More than $1 billion was transferred into Najib's account - WSJ

Investigators believe a vast chunk of the $1 billion came from Malaysian state fund 1MDB.

More than $1 billion was deposited into Malaysian Prime Minister Najib Razak's account between 2011 and 2013, the Wall Street Journal has reported, citing people familiar with the ongoing investigations.

This is far higher than the fund flows to the prime minister's account identified earlier in connection with the probe into state investment fund 1Mlaysia Development Berhard.

Investigators believe a vast chunk of the $1 billion came from state fund 1MDB, the report said.

In January, Malaysia's Attorney-General Mohamed Apandi cleared Najib of wrongdoing, saying $681m deposited in the prime minister's bank account was entirely legal "personal donation" from the Saudi royal family.

The Saudi royals later clarified that the funds were not personal donation to the prime minister but meant for investment.

BBC had reported Saudi Arabia funded Najib in order to curb the influence of the main political opposition power Pan-Malaysian Islamic Party (PAS), whose founders were influenced by the Muslim Brotherhood.

Swiss authorities probing suspected violation of Swiss laws in the transactions related to 1MDB later found that as much as $4 billion was stolen from the Malaysian state fund.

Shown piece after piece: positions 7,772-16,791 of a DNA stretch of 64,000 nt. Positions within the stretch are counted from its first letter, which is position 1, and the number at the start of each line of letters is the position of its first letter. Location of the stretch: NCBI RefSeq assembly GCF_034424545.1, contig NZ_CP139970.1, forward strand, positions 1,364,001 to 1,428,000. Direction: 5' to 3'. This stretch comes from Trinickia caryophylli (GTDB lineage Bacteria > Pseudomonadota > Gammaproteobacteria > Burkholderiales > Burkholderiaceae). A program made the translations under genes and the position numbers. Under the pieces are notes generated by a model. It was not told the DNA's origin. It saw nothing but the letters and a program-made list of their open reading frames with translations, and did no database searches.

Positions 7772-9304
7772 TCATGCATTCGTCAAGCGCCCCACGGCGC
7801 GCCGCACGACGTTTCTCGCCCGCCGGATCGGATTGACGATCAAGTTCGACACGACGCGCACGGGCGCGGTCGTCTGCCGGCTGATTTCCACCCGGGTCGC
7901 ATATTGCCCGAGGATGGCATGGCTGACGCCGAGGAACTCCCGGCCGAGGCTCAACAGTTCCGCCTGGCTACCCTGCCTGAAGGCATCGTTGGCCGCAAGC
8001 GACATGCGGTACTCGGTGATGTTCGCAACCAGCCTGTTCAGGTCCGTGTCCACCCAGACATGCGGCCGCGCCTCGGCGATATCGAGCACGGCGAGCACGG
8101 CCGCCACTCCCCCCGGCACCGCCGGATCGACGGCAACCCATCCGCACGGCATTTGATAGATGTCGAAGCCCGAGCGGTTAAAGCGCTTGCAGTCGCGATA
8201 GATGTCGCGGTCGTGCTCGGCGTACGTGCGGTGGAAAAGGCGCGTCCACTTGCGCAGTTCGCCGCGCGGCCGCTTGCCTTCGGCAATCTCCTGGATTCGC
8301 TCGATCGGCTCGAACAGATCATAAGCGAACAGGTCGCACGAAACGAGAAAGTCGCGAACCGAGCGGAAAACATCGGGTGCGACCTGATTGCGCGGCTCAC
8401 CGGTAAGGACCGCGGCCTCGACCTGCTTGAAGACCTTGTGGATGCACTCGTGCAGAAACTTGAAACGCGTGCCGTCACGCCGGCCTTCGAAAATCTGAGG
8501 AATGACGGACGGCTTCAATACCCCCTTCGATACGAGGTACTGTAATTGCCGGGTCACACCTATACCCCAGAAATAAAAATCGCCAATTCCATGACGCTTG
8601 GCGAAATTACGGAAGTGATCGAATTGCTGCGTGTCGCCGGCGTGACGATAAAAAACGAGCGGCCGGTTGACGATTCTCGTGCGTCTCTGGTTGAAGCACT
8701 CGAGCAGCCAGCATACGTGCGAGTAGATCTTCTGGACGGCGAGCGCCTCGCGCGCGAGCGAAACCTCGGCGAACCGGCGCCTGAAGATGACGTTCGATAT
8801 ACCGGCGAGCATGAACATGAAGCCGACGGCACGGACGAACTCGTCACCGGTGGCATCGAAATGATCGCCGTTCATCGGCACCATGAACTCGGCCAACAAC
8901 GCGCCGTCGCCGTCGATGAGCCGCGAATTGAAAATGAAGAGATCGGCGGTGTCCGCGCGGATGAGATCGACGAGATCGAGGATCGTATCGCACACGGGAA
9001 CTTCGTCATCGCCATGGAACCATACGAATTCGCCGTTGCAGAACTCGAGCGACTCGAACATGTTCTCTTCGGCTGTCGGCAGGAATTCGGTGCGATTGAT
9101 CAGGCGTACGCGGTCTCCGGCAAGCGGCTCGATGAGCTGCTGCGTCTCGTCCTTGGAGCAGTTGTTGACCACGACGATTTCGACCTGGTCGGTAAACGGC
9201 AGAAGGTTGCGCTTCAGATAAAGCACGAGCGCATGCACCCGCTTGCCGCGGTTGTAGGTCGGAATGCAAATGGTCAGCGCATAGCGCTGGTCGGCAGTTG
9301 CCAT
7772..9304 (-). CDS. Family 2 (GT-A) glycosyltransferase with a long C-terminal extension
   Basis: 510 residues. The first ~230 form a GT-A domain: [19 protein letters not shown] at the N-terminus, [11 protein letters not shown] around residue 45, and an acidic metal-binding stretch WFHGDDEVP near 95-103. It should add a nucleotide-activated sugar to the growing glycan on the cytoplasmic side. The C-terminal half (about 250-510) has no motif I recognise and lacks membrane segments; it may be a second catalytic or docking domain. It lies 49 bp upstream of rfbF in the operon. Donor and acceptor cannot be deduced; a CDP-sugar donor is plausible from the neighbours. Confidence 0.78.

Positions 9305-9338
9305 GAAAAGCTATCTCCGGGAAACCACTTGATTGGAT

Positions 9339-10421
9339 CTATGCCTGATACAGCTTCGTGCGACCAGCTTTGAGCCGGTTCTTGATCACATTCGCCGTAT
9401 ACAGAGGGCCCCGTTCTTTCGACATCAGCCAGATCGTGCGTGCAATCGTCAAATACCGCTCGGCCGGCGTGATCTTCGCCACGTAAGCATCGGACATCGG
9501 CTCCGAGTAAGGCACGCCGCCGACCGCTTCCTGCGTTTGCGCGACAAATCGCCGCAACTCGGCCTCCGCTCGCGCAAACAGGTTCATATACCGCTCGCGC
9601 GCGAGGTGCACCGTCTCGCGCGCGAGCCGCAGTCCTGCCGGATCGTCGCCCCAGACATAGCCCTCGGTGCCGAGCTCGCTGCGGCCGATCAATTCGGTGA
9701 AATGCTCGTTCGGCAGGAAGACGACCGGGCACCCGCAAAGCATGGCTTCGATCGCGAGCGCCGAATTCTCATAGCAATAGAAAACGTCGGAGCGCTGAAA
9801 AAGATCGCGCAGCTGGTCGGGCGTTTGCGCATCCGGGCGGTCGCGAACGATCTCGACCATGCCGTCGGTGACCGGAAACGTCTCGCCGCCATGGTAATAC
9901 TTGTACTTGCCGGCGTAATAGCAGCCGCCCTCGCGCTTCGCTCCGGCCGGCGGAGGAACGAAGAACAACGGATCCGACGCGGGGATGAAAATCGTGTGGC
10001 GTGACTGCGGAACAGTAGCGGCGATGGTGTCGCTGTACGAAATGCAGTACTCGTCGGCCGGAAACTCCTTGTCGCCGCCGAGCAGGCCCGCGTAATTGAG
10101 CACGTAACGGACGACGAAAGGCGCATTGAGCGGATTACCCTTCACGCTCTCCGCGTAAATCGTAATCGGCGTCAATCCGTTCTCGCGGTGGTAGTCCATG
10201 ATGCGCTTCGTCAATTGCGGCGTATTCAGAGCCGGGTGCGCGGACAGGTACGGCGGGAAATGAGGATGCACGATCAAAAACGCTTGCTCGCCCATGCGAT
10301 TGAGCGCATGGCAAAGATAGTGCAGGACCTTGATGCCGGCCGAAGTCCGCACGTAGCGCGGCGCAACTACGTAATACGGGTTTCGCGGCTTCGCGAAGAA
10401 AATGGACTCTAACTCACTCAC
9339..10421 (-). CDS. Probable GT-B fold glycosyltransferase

The probe then widened with French and Singaporean authorities starting investigations into the transactions related to 1MDB.

The latest Journal report says money beyond the $681 million landed in Najib's account in 2011 and 2012.

The prime minister is the head of the state investment vehicle he set up in 2009 to fund development projects. International investigations have revealed that money passed through a complex web of transactions before being deposited in Najib's account.

In response to the latest report 1MDB reiterated that money came from Saudi authorities and that no amount was moved to Najib's personal accounts.

"This has been reiterated by multiple lawful authorities including the Malaysian Anti-Corruption Commission, the Malaysian Attorney General, and various reputable international publications, who have confirmed that these funds came from Saudi Arabia," the fund told Reuters in an email response.